The Wall Street Journal ran an article titled Coronavirus Pushes Colleges to the Breaking Point, Forcing ‘Hard Choices’ About Education (April 30, 2020).

« Forecast declines in enrollment and revenue trigger spending cuts and salary freezes; ‘the world order has changed’ »

« Johns Hopkins University went from projecting a $72 million surplus this fiscal year to expecting a net loss of more than $100 million. »

« At Northeastern University in Boston, 18% of students are international and may not be able or willing to travel to the U.S. come fall. »

« Vanderbilt University student James Hunter Long said he likely will take a semester or year off if classes remain online in the fall. “You’re not going to Vanderbilt to go online” »

« For many schools, the pandemic is exposing flaws in their own business models. Even before the virus hit, many colleges and universities were running on razor-thin margins, with 30% of those rated by Moody’s Investors Service showing operating deficits. »


Collin Binkley wrote an article for the Associated Press titled  Unimpressed by online classes, college students seek refunds (May 4, 2020).

« Class-action lawsuits demanding tuition refunds have been filed against at least 26 colleges, targeting prestigious private universities, including Brown, Columbia and Cornell, along with big public schools, including Michigan State, Purdue and the University of Colorado, Boulder. »

« Along with tuition, the cases also seek refunds for fees that students paid to access gyms, libraries, labs and other buildings that are now closed. All told, the complaints seek refunds that could add up to several thousand dollars per student at some schools. »

« “The tuition price speaks for itself,” [Roy Willey, a lawyer for the Anastopoulo Law Firm in South Carolina, which is representing students in more than a dozen cases] said. “These students decided to go to in-person, on-campus universities. They could have chosen to go to online colleges and earn their degree that way, but they didn’t.” »

In response to this article, Gale Wilberger commented on Twitter:  « Gap year explosion »


By James B. Meigs worte an Op/Ed piece for the New York Post titled Post-pandemic, four-year colleges need to change — or face extinction (May 9, 2020).

« Analysts estimate fall enrollment could drop as much as 20 percent, adding up to a $45 billion revenue loss. »

« Oren Cass, author of  The Once and Future Worker, [said] “Programs that don’t deliver value — whether particular departments and degrees or entire campuses — are going to find no one has the spare resources to waste on them.”  »

« “It will be worst for expensive, but non-elite private schools,” predicts Glenn Reynolds, author of The Higher Education Bubble. Many schools are unlikely to survive. »


Scott Galloway wrote a blog post titled Post Corona: Higher Ed, Part Deux  (May 29, 2020).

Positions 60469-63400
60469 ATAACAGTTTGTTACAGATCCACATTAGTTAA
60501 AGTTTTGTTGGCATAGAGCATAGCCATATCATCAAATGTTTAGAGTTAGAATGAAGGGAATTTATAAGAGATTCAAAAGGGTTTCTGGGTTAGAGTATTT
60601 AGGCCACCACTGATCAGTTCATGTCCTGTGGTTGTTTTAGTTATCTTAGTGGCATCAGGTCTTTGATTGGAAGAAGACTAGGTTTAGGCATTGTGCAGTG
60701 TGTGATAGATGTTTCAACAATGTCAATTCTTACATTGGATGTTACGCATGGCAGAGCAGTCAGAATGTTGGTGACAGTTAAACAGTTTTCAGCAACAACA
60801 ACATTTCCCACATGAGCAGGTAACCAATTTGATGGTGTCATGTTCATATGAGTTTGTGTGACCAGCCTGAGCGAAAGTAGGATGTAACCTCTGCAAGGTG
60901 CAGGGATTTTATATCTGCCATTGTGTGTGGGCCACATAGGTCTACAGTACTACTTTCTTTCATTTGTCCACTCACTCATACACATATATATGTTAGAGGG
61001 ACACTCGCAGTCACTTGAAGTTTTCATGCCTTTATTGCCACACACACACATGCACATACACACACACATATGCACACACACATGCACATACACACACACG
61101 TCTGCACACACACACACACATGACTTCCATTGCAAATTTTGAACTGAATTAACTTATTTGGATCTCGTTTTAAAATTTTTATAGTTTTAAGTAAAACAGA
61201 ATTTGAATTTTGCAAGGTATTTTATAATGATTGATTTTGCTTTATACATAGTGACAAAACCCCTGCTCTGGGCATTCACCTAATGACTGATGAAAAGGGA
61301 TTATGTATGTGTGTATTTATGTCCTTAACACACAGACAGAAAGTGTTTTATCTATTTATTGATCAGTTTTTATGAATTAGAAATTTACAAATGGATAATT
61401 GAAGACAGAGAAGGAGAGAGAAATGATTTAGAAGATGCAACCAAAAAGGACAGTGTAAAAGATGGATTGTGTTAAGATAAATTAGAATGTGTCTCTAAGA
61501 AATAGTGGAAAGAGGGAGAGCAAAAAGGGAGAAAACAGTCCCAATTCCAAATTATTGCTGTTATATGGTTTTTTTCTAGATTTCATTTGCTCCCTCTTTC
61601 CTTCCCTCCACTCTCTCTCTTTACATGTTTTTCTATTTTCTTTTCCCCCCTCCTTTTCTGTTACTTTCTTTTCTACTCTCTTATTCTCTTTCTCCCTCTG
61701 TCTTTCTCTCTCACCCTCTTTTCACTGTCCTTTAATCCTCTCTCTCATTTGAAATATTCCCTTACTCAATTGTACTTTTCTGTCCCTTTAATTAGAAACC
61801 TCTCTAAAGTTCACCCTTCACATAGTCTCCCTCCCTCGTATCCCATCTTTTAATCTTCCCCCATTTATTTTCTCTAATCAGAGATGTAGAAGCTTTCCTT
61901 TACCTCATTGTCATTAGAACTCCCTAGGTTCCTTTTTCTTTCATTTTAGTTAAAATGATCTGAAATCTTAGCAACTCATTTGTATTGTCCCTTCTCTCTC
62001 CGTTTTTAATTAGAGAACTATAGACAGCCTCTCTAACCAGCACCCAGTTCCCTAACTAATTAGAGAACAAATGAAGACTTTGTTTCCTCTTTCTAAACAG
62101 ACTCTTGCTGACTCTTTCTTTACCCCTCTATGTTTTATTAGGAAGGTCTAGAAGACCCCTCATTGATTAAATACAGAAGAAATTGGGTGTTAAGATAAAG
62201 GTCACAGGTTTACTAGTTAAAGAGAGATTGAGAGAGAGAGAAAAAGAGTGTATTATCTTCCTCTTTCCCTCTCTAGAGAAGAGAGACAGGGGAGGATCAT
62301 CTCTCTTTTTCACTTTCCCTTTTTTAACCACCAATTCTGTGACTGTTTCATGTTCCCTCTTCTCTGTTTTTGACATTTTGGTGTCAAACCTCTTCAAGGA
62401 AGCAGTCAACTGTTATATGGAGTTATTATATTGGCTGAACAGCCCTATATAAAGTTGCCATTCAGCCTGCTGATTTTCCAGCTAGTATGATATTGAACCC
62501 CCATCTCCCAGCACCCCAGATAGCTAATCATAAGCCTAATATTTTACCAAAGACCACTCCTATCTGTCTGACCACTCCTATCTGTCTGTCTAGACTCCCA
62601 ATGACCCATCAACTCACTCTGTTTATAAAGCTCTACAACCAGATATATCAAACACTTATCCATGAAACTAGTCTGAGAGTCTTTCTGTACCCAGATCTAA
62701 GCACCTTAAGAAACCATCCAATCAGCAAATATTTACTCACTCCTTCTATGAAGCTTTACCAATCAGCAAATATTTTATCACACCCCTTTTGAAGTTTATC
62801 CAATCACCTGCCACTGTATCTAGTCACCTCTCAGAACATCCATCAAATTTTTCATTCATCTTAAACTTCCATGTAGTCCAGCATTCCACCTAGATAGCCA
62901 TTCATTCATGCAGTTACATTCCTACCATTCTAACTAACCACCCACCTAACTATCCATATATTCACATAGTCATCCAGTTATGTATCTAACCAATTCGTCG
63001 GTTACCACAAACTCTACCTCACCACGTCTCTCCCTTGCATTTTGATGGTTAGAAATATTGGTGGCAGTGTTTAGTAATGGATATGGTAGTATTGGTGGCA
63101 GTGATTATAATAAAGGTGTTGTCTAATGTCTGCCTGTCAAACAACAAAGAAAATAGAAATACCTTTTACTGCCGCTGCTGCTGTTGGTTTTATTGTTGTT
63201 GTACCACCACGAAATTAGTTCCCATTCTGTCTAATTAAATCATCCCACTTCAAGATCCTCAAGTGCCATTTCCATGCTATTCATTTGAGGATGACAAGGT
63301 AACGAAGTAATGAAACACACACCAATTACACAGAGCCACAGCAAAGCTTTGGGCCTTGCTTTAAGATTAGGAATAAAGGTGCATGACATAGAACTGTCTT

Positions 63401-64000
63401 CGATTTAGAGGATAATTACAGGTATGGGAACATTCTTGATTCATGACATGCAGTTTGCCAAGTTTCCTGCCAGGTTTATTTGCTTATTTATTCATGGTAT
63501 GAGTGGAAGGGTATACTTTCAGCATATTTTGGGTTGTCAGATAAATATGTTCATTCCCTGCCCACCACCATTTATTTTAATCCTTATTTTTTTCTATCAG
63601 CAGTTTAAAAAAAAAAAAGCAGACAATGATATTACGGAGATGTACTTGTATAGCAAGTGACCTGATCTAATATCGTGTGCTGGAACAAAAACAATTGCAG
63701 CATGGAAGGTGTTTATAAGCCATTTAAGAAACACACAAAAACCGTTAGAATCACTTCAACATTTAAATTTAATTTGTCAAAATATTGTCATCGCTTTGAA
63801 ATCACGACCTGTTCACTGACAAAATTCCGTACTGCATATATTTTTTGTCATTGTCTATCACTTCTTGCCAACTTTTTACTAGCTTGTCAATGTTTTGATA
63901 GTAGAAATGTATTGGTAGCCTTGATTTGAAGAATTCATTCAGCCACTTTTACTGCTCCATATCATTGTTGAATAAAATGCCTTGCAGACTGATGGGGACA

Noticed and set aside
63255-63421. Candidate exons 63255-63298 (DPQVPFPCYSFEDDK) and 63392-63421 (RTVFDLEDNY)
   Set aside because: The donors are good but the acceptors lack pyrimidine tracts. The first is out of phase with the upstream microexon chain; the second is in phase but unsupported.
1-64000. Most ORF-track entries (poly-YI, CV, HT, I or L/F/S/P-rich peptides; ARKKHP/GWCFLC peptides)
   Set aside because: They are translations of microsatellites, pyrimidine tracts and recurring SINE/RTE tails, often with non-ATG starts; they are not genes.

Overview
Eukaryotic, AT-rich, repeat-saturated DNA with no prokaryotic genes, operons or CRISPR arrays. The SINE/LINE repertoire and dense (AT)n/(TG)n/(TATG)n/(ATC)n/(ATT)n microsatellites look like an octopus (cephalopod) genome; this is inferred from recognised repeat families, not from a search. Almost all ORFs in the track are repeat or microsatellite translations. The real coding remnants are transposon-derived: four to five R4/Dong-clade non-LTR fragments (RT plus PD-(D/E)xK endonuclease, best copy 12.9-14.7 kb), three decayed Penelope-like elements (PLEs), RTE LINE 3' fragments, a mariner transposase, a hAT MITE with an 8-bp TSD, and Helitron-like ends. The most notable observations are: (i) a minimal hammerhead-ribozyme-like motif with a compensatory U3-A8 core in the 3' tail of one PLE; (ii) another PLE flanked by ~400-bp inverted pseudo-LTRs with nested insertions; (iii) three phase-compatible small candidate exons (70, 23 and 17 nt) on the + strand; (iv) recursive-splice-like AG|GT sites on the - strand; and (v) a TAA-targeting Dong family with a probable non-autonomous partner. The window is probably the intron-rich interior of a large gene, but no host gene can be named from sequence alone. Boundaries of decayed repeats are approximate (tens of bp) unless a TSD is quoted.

« Our nation’s superpower is optimism… With Covid-19, optimism is also our Achilles heel… Covid-19 doesn’t care about our emotions… Nowhere is this more prevalent than in the bold, declarative statements from university presidents and chancellors that their campuses will be reopening in the fall. »

« The hallucination is a function of a disturbing reality: A $50,000 “experience” tuition is a comorbidity during Covid-19. Universities with cost structures dependent on foreign students and luxury brand margins face sudden fiscal crises if a chunk of their students don’t show up in the fall. »

« Schools charging $50,000/year or more (Brown, NYU) have value propositions that have been rendered untenable overnight. The elimination of the university experience is similar to SeaWorld without killer whales… I’m not paying $450 to see otters and penguins. Also, we’re not paying $54,000 for Zoom classes. »

« The killer whales (cash cows) of high-tuition prestige universities are international students. We claim we let them in for diversity. This is bullshit. International students are the least diverse cohort on earth. They are all rich kids who pay full tuition, get jobs at multinational corporations, and often return to the family business. At NYU, they constitute 27% of our student body and likely half our cash flow, as they are ineligible for financial aid. »

« Regardless of enrollments in the fall, with endowments of $4 billion or more, Brown and NYU will be fine… However, there are hundreds, if not thousands, of universities with a sodium pentathol cocktail of big tuition and small endowments that will begin their death march this fall. »

« The corporatization of campuses, bloated administrations, tenure, a lack of accountability, and a god complex that we, academics, are noble when in fact we’ve been preying on the hopes and dreams of middle class families and indebting them… all need to be attacked, aggressively. »

« In sum, elite universities will be fine. Yale has an endowment of $2 million per student. Tier 2 and 3 schools with high tuitions are the next department stores — not long for this world. And tier 1 public universities have a generational opportunity to achieve greatness in the agency of the unremarkable, again. »

« I miss campus a great deal. However, I miss college as a public good more. »


[ Corona virus, COVID-19 ]

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